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Discussion Starter · #1 ·
Here's a video showing the basics of how to store gas.



Usually in the fall the refineries switch to a different blend which helps engines start better in cold weather up north and such. Preferably this is the "blend" of gas you want to store.

The short video was not meant to be a comprehensive look at storing fuel, just a way for folks to get started storing some gas.

One viewer commented that Avgas would be the better to store. I think that depends a lot on your personal conditions. For me, the closest airport is 50 miles one way, usually no one is ever there and showing up with 10 or so 5 gallon cans WILL get you noticed. On the flip side, showing up at a local gas store with a couple cans at a time, wherein thousands of people do business daily, would make you less noticed. If someone asks "why you buying all that gas?" Start complaining- "[email protected]#%$ kids with those darn ATV's, they are going to have to get jobs... blah blah blah." That will usually end the conversation real quick :thumb:

Lowdown3
 

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Has anyone used this additive on gas that has sat for more than 2 years? I am wondering what the success rate is for using this for gas that has sat for a decade or so...
 

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High on a mountain top
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I read somewhere else that gas or diesel should be treated once per year, and if you do that it will be fine up to 5 years no problem. Also the lower the temperature of storage the better...
 

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Just A Shadow
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We just recently dug a pit to put our gas cans in. It's away from the buildings, out of sight, and has a pressure treated plywood cover which we covered with leaves and branches. The gas is in a cool dark place safe from casual theft.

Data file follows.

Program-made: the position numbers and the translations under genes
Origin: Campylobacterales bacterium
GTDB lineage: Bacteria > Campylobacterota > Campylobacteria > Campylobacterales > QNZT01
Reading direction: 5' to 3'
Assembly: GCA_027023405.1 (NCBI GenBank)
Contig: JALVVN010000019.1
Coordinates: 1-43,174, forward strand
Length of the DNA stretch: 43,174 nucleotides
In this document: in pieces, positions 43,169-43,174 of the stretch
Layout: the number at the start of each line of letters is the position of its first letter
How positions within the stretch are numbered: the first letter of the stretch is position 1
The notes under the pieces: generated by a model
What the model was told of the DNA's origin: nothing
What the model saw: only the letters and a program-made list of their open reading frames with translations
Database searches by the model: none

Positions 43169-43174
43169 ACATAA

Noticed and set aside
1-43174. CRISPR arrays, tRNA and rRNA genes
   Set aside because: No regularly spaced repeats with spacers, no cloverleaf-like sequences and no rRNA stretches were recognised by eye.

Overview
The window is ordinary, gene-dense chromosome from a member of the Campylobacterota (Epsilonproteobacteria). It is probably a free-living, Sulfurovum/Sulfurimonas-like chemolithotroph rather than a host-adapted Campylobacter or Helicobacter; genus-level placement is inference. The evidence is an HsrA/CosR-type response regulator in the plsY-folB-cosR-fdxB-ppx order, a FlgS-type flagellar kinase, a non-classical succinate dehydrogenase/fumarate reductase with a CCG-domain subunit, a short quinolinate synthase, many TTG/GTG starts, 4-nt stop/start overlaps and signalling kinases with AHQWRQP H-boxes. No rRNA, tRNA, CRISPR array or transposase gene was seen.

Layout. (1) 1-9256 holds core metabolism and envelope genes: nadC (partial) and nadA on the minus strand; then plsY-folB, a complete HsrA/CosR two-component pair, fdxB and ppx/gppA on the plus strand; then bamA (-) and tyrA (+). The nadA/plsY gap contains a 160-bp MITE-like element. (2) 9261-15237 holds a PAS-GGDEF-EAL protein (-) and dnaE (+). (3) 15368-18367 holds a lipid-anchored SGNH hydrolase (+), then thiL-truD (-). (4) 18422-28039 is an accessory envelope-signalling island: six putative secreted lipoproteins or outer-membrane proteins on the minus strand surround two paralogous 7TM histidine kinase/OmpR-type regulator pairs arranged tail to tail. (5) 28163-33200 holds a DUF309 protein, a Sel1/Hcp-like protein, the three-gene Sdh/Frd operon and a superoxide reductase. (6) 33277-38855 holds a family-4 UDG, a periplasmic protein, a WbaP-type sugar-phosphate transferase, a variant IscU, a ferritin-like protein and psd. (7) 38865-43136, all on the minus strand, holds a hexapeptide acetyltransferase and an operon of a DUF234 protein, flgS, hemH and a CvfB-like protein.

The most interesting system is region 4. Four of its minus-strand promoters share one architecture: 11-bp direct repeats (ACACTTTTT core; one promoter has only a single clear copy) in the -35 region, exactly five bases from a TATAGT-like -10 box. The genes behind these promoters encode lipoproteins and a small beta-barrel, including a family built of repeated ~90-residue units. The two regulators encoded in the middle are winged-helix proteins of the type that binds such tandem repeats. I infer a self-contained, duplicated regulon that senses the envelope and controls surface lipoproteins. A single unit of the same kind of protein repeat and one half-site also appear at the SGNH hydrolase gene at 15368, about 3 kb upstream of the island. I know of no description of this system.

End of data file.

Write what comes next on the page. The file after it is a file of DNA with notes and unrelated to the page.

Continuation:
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Aviation fuel is closer to pure Kerosene, so maybe not good for your vehicle

http://en.wikipedia.org/wiki/Jet_fuel

Kerosene will store for years untreated, so great for some vehicles, stoves and lanterns.
There are several different types of aviation fuel. The type you are referencing is Jet Fuel, which as you said, is essentially kerosene. Not for cars. Smaller piston engine airplanes (Cessnas and Pipers) will use 100LL (100 octane - low lead) fuel, or 80 octane, which will work. Early in my aviation career, I worked at a small airport, and on occasion, there would be someone who would come in and ask to fill up some gas cans. They used the aviation fuel because it still had the lead additive in it and they raced cars that required it. I didn't think it was odd in the least bit and asked no further questions, and I see absolutely no reason why someone would. Personally, I'd just tell them excatly what you want it for - "fuel without ethanol stores better."

That being said, I mentioned that this fuel does have lead in it. Long term, it's probably not a good idea to run it in your $60,000 SUV, but either way, running just enough to get to your hide, probably wouldn't hurt either (disclaimer - I am no mechanic!).

Your best option for aviation fuel is MOGAS. Most small airport sell MOGAS, which is auto-fuel. MOGAS is exempt from all ethanol laws that I am aware of, so there should none in it at all. If you want to find the nearest airport to you, just go to www.airnav.com and type in your hometown in the search engine. This would be your best option if you are looking for ethanol free gas near you. I have also heard gas purchased at Marina's do not have ethanol either. Always best to call and ask.
 

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I use aviation fuel and heating oil mainly in kerosene pressure stoves and lanterns, both work really well. My aviation fuel is now exhausted but I now have 100+ litres of heating oil, which is roughly 500 hours cooking time on a typical old 2 pint Primus stove; thats a lot of hot meals cooked:)
 
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